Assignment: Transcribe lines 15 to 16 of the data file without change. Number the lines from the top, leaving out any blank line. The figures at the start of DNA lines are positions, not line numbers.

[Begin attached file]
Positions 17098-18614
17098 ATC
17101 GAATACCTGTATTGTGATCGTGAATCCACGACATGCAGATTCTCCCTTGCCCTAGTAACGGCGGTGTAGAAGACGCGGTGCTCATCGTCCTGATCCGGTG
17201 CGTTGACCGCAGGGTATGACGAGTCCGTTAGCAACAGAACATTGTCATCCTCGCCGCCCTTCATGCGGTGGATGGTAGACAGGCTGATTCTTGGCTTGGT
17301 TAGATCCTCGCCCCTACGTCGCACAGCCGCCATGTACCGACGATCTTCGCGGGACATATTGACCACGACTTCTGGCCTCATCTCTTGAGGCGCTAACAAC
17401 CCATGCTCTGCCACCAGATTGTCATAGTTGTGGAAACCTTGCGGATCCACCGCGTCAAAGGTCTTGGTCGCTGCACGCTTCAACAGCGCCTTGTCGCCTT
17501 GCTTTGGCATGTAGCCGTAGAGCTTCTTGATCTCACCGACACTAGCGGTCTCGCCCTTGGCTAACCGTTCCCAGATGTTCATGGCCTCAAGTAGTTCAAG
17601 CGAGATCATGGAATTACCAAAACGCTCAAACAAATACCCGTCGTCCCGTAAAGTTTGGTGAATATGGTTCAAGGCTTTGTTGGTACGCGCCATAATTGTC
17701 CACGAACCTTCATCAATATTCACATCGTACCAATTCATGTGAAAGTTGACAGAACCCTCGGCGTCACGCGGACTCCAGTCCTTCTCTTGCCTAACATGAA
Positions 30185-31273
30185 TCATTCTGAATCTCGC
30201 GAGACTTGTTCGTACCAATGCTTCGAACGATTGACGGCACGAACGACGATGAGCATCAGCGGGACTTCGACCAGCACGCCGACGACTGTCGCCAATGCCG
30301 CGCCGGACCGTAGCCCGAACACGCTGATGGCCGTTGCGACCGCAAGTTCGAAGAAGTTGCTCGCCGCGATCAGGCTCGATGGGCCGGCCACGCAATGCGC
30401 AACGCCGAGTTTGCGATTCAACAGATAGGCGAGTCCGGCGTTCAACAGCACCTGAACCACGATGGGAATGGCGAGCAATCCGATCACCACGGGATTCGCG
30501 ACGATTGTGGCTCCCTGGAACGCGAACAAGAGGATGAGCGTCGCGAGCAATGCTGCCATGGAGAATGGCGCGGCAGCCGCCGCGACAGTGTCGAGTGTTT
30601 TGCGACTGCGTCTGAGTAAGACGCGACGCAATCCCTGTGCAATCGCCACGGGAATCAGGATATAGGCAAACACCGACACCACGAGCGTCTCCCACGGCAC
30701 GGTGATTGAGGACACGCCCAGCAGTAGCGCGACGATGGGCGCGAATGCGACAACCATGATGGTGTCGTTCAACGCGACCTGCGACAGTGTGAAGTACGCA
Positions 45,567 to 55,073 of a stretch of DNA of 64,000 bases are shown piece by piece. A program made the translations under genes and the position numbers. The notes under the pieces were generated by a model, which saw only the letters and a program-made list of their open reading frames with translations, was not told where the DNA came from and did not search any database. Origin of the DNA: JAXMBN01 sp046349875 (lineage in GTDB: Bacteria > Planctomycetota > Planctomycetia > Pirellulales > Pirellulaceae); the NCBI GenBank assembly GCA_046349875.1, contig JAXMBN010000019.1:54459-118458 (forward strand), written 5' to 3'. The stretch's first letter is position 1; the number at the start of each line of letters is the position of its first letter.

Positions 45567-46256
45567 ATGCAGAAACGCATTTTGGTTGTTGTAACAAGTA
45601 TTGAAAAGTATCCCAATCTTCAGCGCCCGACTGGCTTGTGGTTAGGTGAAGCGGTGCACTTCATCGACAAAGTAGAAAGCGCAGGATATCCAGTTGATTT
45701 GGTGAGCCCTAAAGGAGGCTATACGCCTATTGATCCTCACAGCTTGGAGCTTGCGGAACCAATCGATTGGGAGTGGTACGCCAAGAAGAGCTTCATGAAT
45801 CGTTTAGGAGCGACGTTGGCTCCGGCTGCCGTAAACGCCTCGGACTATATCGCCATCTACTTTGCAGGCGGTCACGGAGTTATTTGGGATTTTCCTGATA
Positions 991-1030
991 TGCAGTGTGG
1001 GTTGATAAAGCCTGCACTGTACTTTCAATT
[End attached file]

30501 ACGATTGTGGCTCCCTGGAACGCGAACAAGAGGATGAGCGTCGCGAGCAATGCTGCCATGGAGAATGGCGCGGCAGCCGCCGCGACAGTGTCGAGTGTTT
30601 TGCGACTGCGTCTGAGTAAGACGCGACGCAATCCCTGTGCAATCGCCACGGGAATCAGGATATAGGCAAACACCGACACCACGAGCGTCTCCCACGGCAC